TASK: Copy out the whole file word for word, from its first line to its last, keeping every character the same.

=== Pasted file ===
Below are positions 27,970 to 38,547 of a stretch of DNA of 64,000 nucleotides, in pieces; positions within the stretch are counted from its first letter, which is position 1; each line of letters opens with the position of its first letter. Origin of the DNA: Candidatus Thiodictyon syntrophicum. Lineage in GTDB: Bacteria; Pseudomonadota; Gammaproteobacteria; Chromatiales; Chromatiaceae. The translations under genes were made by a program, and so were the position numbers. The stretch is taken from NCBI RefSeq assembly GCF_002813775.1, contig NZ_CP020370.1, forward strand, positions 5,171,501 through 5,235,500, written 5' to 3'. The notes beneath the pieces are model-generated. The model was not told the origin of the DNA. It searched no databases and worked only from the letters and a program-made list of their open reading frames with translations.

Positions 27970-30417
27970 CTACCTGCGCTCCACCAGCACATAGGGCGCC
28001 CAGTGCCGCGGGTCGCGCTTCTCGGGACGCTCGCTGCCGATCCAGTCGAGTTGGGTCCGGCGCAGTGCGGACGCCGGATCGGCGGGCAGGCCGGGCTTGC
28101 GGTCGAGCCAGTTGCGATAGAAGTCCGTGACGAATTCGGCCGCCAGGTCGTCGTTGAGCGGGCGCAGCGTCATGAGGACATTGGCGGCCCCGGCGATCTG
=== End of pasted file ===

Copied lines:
Below are positions 27,970 to 38,547 of a stretch of DNA of 64,000 nucleotides, in pieces; positions within the stretch are counted from its first letter, which is position 1; each line of letters opens with the position of its first letter. Origin of the DNA: Candidatus Thiodictyon syntrophicum. Lineage in GTDB: Bacteria; Pseudomonadota; Gammaproteobacteria; Chromatiales; Chromatiaceae. The translations under genes were made by a program, and so were the position numbers. The stretch is taken from NCBI RefSeq assembly GCF_002813775.1, contig NZ_CP020370.1, forward strand, positions 5,171,501 through 5,235,500, written 5' to 3'. The notes beneath the pieces are model-generated. The model was not told the origin of the DNA. It searched no databases and worked only from the letters and a program-made list of their open reading frames with translations.

Positions 27970-30417
27970 CTACCTGCGCTCCACCAGCACATAGGGCGCC
28001 CAGTGCCGCGGGTCGCGCTTCTCGGGACGCTCGCTGCCGATCCAGTCGAGTTGGGTCCGGCGCAGTGCGGACGCCGGATCGGCGGGCAGGCCGGGCTTGC
28101 GGTCGAGCCAGTTGCGATAGAAGTCCGTGACGAATTCGGCCGCCAGGTCGTCGTTGAGCGGGCGCAGCGTCATGAGGACATTGGCGGCCCCGGCGATCTG